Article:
If I ever have a daughter, there are a few things I’m going to give her. One is a copy of “Exile in Guyville.” The other is a library of the books that really defined and enhanced my growth from little girl into young woman. This is a smattering of what she’ll get.
A Tree Grows in Brooklyn by Betty Smith– Francie Nolan grows up poor in 1900s Brooklyn but this is no dramatic sob story. Rather, little Francie has such a lovely view of the world around her, never dwelling on their unfortunate situation. She grows into a strong, smart young woman with the help of her family and especially her strong-willed mother, Katie. I read this once a year and it never stops surprising me.
Fear of Flying by Erica Jong– This book shook up the ’70s and is still talked about today. Isadora is 29 and stuck in a mediocre marriage and attempting to make her way in a male-dominated society. You have to read this simply to know exactly what the “zipless fuck,” a term coined by Jong and discussed early in the novel, means.
Marjorie Morningstar by Herman Wouk– Marjorie Morgenstern is pretty girl with dreams of stardom who falls in love with a charismatic, talented but incredibly unmotivated man. What happens when you realize your dreams might not come true? What happens when Prince Charming is kind of an asshole? Are your values more traditional than you thought? What is settling? Marjorie reconciles with these questions as she moves into adulthood in ’30s New York.
Bridget Jones’ Diary by Helen Fielding– Move over, Carrie Bradshaw. Bridget Jones is the ultimate single girl. No matter how calm, cool and collected you may be, you’ve definitely had a Bridget moment in your life.
Chocolates for Breakfast by Pamela Moore– Pamela Moore wrote this coming-of-age novel when she was only 18 and killed herself several years later. It’s about teenage Courtney who floats along, jaded, in Los Angeles. She, her glamorous friends and her actress mother are all living a fabulous life but nobody’s all that happy. Courtney experiences sex, love and disappointment and though it was written in 1956, everything she goes through happens to teenage girls today.
Little Women by Louisa May Alcott– Some compare the girls of “Girls” to the Little Women and I totally agree. Maybe you identify with no-nonsense Meg or writerly Jo. I find something new and relevant every time I revisit this classic. Please don’t get me started on how much I cry when I watch the 1994 movie version.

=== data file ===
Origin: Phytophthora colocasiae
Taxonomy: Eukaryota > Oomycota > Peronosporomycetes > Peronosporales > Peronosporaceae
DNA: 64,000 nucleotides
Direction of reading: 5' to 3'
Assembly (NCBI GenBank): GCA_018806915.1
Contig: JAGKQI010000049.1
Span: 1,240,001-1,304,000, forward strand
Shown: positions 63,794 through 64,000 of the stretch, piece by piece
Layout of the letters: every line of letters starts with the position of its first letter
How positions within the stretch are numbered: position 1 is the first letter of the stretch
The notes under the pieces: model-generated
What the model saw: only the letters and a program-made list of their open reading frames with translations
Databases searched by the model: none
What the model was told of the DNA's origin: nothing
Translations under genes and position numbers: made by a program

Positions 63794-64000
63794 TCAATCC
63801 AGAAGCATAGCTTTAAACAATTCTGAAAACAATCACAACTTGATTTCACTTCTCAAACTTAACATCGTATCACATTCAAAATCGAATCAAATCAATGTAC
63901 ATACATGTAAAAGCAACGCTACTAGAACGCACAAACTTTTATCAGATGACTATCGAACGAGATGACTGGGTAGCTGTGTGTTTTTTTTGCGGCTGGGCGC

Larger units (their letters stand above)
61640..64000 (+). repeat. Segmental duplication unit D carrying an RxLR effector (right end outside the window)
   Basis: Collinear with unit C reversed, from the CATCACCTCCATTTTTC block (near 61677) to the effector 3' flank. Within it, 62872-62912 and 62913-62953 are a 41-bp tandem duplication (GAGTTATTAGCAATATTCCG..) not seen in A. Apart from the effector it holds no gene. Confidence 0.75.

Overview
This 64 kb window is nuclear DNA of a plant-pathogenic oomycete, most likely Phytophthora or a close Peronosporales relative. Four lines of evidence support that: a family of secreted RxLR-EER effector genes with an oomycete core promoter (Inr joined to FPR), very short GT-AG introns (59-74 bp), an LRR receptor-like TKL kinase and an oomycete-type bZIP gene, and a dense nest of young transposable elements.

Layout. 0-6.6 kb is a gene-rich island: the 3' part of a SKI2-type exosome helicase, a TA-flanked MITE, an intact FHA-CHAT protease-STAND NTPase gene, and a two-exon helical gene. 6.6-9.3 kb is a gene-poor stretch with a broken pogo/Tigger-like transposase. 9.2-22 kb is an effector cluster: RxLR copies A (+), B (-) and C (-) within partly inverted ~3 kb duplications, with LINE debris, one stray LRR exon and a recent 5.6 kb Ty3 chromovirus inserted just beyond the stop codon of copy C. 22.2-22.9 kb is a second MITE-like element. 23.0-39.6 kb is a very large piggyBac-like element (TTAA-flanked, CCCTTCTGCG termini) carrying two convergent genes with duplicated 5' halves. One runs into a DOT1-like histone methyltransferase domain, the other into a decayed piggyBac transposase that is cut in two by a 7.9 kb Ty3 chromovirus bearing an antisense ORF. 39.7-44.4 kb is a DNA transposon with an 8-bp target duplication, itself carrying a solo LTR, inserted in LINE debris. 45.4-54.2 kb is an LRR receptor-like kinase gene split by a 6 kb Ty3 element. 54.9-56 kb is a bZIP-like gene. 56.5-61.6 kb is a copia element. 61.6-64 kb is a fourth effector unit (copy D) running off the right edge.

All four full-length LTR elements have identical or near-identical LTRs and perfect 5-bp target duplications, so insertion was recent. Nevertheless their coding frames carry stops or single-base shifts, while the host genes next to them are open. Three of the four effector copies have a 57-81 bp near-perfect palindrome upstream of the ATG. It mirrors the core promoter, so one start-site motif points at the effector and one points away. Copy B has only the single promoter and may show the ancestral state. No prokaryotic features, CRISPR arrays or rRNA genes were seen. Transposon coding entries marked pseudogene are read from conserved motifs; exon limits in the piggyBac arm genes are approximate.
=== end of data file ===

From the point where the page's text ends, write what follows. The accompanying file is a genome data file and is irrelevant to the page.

Ariel by Sylvia Plath– Plath’s final volume of poetry is intensely personal, unflinchingly honest and a little bit terrifying. Plath was dealing with depression, a failed marriage and motherhood as she penned these poems and the book was published after she committed suicide.
Cherry by Mary Karr– Been a teenage girl who felt a) smarter than your surroundings and b) restless as hell? You’ll identify with Karr’s memoir Cherry, especially if you dipped on your hometown as soon as you were legal.
How to Make Love Like a Porn Star by Jenna Jameson– Say what you will about my girl Jenna, but she’s lived a very exciting life. Her sprawling memoir covers her early years running wild in Las Vegas, her transition from stripping to porn, a variety of up-and-down relationships and her struggle to build the Jenna Jameson empire. Even though Jenna makes some really bad decisions, you root for her. I still root for her!
The Virgin Suicides by Jeffrey Eugenides– I don’t think anyone has captured both the lethal dreaminess of teenage girls and the beautiful angst of teen boys the way Eugenides did in this novel. The action centers around the Lisbon sisters and though they’re not really physically present in much of the book, Eugenides nails that aimless, lazy sadness and boredom you often feel as a teen girl.
Sloppy Firsts by Megan McCafferty– My group of friends passed this book around countless times in high school and we all underlined and penciled in our favorite parts. My copy is priceless. All of us identified with whip-smart Jessica Darling as she travels the roads of shitty friendships, high school silliness and first loves.